Oregon Liquor Control Commission executive director Steven Marks today fired the agency's recreational marijuana director, Tom Burns.
Burns, who oversaw the creation of the state's medical marijuana program, was hired by the OLCC in December as the state's recreational pot czar.
The OLCC is tasked with setting the rules for recreational weed growers and stores. Burns' medical-weed work made him one of the few high-ranking OLCC officials with any experience regulating pot.
His ouster was sudden: Burns was scheduled to update the OLCC commissioners on the latest updates in the weed rule-making process tomorrow morning.
OLCC officials said today Burns' firing would not change the timeline for beginning the licensing process for legal-weed stores by January 2016.
But sources tell WW the sudden decision is an upheaval for the Oregon Legislature as it tries to implement Measure 91.
"I'm dismayed to hear that Tom will no longer be serving in that role," says Rep. Ann Lininger (D-Lake Oswego), who co-chairs the joint House-Senate committee on marijuana. "I've come to rely on his expertise and good judgment as we work to find our way forward. It's a real loss for the committee and a real loss for people who care about Measure 91.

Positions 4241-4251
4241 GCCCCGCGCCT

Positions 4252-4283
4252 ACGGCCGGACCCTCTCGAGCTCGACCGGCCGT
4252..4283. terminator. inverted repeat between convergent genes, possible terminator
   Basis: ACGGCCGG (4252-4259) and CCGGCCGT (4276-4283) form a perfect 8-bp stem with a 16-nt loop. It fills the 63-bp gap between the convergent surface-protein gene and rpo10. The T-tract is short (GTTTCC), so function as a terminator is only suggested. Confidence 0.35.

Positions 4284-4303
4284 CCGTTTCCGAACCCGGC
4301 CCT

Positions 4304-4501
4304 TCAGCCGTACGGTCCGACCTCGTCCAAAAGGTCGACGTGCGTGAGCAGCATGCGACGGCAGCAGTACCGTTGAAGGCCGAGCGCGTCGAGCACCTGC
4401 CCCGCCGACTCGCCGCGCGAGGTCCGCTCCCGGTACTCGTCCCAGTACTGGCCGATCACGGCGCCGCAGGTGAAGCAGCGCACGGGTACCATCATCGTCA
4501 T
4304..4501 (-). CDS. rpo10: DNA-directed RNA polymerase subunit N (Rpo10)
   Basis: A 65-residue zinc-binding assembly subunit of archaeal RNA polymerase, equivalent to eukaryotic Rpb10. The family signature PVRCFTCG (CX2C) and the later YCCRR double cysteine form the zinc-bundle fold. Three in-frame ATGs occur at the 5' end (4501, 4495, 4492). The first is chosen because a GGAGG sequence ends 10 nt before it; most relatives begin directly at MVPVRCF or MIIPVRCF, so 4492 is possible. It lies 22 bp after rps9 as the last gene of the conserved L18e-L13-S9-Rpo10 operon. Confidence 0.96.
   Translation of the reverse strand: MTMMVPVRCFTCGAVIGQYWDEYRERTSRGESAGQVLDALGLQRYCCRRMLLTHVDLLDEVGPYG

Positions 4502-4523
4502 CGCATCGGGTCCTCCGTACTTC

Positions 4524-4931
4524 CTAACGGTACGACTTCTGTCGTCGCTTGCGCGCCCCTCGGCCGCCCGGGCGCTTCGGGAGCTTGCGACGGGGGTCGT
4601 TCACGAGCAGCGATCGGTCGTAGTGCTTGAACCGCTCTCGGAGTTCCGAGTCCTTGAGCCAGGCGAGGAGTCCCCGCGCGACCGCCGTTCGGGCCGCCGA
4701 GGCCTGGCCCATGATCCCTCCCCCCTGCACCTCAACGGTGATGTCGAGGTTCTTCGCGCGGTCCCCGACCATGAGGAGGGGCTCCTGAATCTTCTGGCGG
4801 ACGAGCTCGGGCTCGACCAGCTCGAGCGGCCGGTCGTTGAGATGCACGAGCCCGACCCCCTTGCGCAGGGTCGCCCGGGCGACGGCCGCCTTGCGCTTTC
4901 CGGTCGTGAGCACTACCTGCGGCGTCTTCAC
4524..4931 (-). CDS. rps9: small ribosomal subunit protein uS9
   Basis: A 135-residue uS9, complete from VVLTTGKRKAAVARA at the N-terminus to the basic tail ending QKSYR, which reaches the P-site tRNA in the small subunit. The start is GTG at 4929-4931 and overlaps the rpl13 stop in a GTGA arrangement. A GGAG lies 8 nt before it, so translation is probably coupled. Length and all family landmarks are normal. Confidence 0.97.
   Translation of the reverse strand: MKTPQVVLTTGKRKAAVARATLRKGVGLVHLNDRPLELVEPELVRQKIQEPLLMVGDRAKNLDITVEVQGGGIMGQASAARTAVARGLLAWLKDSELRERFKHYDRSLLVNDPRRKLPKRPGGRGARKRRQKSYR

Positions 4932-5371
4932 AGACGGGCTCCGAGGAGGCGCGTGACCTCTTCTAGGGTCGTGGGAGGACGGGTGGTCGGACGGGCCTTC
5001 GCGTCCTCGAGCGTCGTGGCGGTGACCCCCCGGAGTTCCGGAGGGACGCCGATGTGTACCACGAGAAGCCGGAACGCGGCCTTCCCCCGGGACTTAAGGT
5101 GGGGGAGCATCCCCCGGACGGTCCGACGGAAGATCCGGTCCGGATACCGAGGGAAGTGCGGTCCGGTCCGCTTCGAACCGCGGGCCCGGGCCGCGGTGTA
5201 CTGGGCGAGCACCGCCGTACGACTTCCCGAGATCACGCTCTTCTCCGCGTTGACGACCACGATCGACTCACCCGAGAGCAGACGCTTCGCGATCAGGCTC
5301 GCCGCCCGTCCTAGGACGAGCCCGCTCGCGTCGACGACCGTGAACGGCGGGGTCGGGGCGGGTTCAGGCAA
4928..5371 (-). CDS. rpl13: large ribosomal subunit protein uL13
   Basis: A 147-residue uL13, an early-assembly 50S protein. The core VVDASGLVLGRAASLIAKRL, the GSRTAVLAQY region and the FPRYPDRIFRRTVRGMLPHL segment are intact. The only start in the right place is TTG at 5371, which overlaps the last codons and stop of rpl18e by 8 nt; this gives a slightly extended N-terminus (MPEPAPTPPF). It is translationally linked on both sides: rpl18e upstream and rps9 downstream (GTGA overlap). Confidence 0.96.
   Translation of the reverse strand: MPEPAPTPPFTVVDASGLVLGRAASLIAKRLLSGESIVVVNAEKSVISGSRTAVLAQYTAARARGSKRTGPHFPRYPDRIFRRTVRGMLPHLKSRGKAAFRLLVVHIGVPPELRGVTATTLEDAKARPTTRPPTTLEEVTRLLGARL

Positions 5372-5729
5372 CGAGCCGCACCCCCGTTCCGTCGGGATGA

"That said," Lininger added, "I look forward to working with his successor."
Marks' office declined to state why he fired Burns.
But several sources tell WW that Burns clashed with Rob Patridge, the Klamath County district attorney who serves as chairman of the OLCC.
OLCC spokesman Tom Towslee says that's not the case.
"What happened is not the result of conflict between Tom Burns and Chair Patridge," Towslee says. "There is no conflict."
Before going to work for the state of Oregon, Burns previously served as a
top administrator in the California state Senate and was a lobbyist for
GlaxoSmithKline, a large pharmaceutical company.
Here is the statement issued this afternoon by Towslee: